Monday, January 09, 2006


In our hopelessly PC world, we aren't supposed to talk about illegal immigrants. But let's be bad and do it anyway. This proposal diverts most of the $2.1 billion tax to emergency-room care and to health coverage for children -- two services that, in California, provide outsized assistance to illegal immigrants...

California already pours vast sums into free health insurance for children. We are probably the most generous state, offering Healthy Families and other programs to families who need not even be poor. You can earn around $50,000 and get Healthy Families coverage as good as a private plan, and you don't need to be in the state legally. John Graham, director of health-care studies for the fiscally conservative Pacific Research Institute in San Francisco, tells me: "If your child hasn't got health care in California, you are a negligent parent. There are 900,000 children who qualify for Health Families and other programs. ... They are eligible, but still not enrolled due to parents' inattentiveness, laziness, or the feeling that the kids are healthy so they don't give a hoot." Smokers should take the hit for this? Graham, who will soon release a study of California insurance, says "The number of children not insured, who are not eligible, is probably very, very close to zero in California. We don't have a crisis of coverage here. We have a crisis of parents not taking appropriate parental action."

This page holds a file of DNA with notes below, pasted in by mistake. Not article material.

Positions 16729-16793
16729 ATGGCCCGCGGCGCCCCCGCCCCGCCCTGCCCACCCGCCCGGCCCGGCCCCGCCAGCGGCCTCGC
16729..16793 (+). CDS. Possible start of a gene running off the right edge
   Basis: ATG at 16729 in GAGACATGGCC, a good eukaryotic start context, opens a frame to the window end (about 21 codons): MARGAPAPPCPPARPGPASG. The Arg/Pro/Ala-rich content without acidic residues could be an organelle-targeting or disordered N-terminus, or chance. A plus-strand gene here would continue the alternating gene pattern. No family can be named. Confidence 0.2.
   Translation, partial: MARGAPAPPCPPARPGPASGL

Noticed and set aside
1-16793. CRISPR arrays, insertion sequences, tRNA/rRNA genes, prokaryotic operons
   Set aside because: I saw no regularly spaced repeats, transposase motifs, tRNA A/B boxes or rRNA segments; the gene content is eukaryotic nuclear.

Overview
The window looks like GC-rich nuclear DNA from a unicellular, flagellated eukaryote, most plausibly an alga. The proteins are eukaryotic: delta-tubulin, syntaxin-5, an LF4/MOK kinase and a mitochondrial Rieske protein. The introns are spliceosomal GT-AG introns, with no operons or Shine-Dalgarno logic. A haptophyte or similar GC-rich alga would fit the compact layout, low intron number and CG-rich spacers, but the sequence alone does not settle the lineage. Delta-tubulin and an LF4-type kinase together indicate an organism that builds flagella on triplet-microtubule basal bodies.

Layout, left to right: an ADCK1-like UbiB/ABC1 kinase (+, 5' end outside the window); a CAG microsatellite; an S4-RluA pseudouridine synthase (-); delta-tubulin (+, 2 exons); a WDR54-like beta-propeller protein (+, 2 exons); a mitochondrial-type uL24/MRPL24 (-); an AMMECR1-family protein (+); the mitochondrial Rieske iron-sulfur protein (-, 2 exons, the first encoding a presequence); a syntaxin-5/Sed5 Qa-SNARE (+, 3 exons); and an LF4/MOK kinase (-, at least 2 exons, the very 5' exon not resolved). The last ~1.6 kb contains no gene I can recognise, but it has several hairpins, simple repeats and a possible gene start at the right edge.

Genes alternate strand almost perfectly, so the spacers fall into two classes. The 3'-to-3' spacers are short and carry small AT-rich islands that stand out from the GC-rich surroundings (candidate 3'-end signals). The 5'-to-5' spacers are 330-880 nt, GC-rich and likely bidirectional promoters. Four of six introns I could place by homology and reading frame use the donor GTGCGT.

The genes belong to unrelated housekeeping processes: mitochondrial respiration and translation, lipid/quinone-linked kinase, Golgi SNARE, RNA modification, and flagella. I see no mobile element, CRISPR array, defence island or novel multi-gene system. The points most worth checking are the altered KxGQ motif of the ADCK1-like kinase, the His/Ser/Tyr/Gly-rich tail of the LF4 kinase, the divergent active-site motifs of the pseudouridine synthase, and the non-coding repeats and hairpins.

The other sneak feature of the proposed $2.1 billion tax is its intent to spend vast sums on ER care -- a staggering $902 million each year. As Graham notes, "If this were a rational tax, it would go to programs on smoking cessation and curing lung cancer. But it is not rational. The overuse of emergency rooms in California -- the use of the system is highly biased toward illegal immigrants and not toward smokers."

Illegal immigrants badly overuse ERs instead of tapping into often-free health-care clinics or finding a family doctor. Their behavior cries out for reform, not encouragement. California should spend dough to educate immigrant families to stop using costly ERs as a replacement for the family doctor. Again, we are not supposed to talk like this. But if the misuse of the ER system ended, we'd quickly discover that taxpayers are pouring more than enough into California ER care, and people with true emergencies would be far better served.

More here


For greatest efficiency, lowest cost and maximum choice, ALL hospitals and health insurance schemes should be privately owned and run -- with government-paid vouchers for the very poor and minimal regulation. Both Australia and Sweden have large private sector health systems with government reimbursement for privately-provided services so can a purely private system with some level of government reimbursement or insurance for the poor be so hard to do?

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